Reflections on the readings for Christmas 2020
Archbishop Oscar Romero used to say, ‘Some truth can only be seen through eyes that have cried.’ Though many of us may not be familiar with the names of siblings Antony, 13, Angelina, 12 and Sienna Abdullah, 9, and their cousin Veronique Sakr, 11, who were killed on their way to buy ice-cream. In February 2019, their parents seem to have experienced what Romero wrote. The families of these children have launched an annual forgiveness day as a way of remembering them. Their words of forgiveness have powerfully turned hurt and pain and lost into forgiveness for the sake of healing.
Not everyone can do this but this family have held up what we as Christians celebrate the God who come to dwell in our world and walk with us. They have seen a truth through their tears and this is the experience of the people Romero served. It is the story of God who has come among us! People who have lost a child know this pain whether their children were killed by gun violence, drug overdoses, poverty, lack of health care, abuse and even sentenced to death as in the USA. In many ways they put the Gospel into words better than any theology books.
Whilst many sing carols about ‘Emmanuel,’ - ‘God with us’ – the profound depth of these words is missed. It is about a God who joins the struggle here on Earth. Pope Francis keeps reminding us of ‘people on the move’ and this God as we heard last Sunday has always journeyed with and within people (human flesh) to identify with the victims of poverty, violence and neglect.
Howard Thurman: ‘When the song of the angels is stilled, when the star in the sky is gone, when the kings and princes are home, when the shepherds are back with their flocks, the work of Christmas begins: to find the lost, to heal the broken, to feed the hungry, to release the prisoner, to rebuild the nations, to bring peace among the people, to make music in the heart.’ What if Jesus had been born in our time? What kind of reception would Jesus and his family be given? Would we treat him any differently than he was treated by the Roman Empire?
The birth story of Jesus speaks on a number of fronts where the life, teachings and crucifixion of Jesus have been drowned out by partisan politics, secularism, materialism and war. Even the church has largely, shied away from applying Jesus’ teachings to war, poverty, immigration, etc., with the exception of individuals throughout history (Dietrich Bonhoeffer, Aleksandr Solzhenitsyn, Martin Luther King Jr.) who looked around and asked the hard questions. Basically, there has been a disconnect between Jesus’ teachings and suffering of least of these mentioned in Matthew 25.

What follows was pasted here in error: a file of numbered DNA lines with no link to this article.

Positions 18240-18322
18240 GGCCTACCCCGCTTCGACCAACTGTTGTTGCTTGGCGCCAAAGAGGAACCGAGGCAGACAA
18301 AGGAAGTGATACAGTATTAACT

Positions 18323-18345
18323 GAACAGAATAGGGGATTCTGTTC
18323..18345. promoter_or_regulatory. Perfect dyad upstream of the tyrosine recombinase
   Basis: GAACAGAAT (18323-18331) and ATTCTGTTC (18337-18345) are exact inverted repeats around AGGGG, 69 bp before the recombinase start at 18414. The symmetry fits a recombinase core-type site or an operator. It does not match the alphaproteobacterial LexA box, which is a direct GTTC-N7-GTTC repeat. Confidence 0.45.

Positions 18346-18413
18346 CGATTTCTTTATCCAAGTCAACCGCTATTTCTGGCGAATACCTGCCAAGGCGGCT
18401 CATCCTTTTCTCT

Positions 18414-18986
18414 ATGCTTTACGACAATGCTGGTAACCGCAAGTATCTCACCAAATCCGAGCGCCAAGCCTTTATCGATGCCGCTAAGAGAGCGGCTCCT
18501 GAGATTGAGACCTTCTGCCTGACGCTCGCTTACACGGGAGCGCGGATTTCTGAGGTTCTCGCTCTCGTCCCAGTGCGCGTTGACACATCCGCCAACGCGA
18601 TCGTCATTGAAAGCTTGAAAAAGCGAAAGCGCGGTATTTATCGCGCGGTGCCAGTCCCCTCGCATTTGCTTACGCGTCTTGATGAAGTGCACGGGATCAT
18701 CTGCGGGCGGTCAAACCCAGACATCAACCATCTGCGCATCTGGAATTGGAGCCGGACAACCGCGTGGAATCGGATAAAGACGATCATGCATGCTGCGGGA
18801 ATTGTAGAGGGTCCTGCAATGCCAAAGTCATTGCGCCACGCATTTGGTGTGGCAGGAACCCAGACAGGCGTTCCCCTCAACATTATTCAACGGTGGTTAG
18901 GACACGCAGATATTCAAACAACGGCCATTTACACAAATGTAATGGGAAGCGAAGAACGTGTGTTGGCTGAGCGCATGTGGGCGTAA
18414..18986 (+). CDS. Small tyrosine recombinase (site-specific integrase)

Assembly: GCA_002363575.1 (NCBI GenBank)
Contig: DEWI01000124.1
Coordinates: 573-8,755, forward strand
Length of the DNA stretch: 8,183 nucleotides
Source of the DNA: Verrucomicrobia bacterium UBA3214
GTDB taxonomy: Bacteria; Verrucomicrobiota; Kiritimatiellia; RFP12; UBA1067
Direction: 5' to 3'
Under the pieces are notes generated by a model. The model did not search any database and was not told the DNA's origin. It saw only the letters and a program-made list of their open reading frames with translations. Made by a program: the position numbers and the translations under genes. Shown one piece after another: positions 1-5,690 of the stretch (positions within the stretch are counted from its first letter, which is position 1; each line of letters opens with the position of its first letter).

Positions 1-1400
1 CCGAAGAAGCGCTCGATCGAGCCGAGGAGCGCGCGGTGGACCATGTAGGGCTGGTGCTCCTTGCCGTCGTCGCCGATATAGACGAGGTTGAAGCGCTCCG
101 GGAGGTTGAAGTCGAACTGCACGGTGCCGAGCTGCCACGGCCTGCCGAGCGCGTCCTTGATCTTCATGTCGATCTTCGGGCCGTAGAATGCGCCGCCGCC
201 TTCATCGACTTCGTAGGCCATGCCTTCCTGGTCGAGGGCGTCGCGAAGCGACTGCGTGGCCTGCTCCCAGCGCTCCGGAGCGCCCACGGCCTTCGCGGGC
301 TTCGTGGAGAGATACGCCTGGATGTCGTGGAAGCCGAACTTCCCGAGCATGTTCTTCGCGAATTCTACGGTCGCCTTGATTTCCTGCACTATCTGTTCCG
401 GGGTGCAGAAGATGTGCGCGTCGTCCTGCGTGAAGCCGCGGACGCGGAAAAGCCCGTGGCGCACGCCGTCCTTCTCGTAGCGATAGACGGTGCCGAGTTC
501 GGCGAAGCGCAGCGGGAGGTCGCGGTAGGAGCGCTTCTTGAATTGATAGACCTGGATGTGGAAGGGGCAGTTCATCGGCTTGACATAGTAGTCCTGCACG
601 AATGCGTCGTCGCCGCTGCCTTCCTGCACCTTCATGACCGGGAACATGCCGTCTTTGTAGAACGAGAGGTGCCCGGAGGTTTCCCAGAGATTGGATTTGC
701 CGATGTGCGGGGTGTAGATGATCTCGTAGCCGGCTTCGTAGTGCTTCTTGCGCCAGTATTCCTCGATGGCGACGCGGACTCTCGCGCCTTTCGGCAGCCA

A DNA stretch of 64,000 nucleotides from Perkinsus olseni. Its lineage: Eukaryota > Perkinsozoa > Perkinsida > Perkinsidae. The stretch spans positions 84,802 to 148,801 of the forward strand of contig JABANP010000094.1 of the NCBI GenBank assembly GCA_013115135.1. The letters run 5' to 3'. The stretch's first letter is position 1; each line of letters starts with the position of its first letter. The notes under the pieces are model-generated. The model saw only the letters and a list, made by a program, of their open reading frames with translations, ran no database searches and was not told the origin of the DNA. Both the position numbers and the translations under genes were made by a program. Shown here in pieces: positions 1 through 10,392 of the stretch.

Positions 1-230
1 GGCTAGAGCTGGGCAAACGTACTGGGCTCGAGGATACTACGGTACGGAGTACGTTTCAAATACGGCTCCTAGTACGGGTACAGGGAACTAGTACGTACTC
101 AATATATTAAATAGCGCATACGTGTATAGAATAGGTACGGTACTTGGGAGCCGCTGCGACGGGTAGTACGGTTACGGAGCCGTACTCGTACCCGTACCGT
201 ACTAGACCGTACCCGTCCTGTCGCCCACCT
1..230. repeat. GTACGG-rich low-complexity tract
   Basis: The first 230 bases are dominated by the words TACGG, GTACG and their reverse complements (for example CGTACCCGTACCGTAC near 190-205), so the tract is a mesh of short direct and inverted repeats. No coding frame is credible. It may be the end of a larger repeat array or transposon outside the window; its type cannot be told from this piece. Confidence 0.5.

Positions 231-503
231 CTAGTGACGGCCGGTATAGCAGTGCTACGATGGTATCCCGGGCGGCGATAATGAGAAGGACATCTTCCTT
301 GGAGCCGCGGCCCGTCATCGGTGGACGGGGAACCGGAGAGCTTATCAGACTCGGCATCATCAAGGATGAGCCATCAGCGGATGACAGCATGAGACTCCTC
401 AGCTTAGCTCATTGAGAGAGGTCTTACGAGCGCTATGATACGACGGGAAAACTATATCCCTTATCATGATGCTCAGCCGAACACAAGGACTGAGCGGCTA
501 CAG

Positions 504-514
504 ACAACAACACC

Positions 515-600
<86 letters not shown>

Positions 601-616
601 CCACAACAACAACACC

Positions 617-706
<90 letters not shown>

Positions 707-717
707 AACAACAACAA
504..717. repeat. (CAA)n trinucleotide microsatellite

God comes into this world as a baby in the middle of a genocide – the massacre of the ‘Holy Innocents’ - an unspeakable act of violence perpetrated by Herod that forced Mary and Joseph to flee with Jesus to Egypt as a refugee – something that continues to be perpetrated. The good news of life is not good news for Augustus. It is non-violent, non-exploitative, non-profit, non-exclusive. It is compassionate, for all people, especially for the poor. The ‘good news’ of the Jesus story first came to a community on the edges of society. His story was going to be first for those on society’s edges, not those in positions of privilege and power. Christianity is not a religion of disembodied spirituality at all but about the heart where God is revealed in the vulnerability of newborn flesh and in the heartbreak of broken flesh on a cross. The question for those who are at the centre is whether they will participate in the socially transformative work that is already taking place on the margins of their society. If that is the case, then should we not have concern for any violation or starvation or trafficking of any human bodies as that which God took on to be with us?
Miguel A. De La Torre in Reading the Bible from the Margins, writes, ‘Jesus’s audience was primarily the outcasts of society. This is why it is important to understand the message of Jesus from the perspective of the disenfranchised. The marginalized of Jesus’ time occupied the privileged position of being the first to hear and respond to the gospel. By making the disenfranchised recipients of the Good News, Jesus added a political edge to his message.’ (Amazon Kindle).
Jesus’ birth narratives in both Matthew and Luke have much to offer those working for a world of love and justice today. They whisper to us of the need for communities to prioritise the poor, the insignificant, forgotten, and the marginalised. These are the people who gathered at the lowly manger and dared to believe that this child, this good news, really belonged to them. They knew implicitly that this child would not affirm the dominant structure of society of inequity, oppression, exploitation (See Luke 4:18f), but would gather the outcast, the socially marginalised, and those labeled and treated as less than by the privileged and powerful. When Luke retells the Jesus story, he intends to contrast Jesus’ vision for a human community (reign) of no more oppression, exploitation or marginalization with the much larger Roman society (empire) they lived in. The imperial, capitalist and anti-immigrant institutions and forces in this world that uphold violence in the name of Christianity would face an existential crisis if they were forced to actually contend with the radical assertion within Christian scriptures: that a heart, the coming of Christ was a profound act of God’s solidarity. Jesus absorbed that violence and triumphed over it with love, with mercy, with forgiveness as have the Abdullah and Sakr families.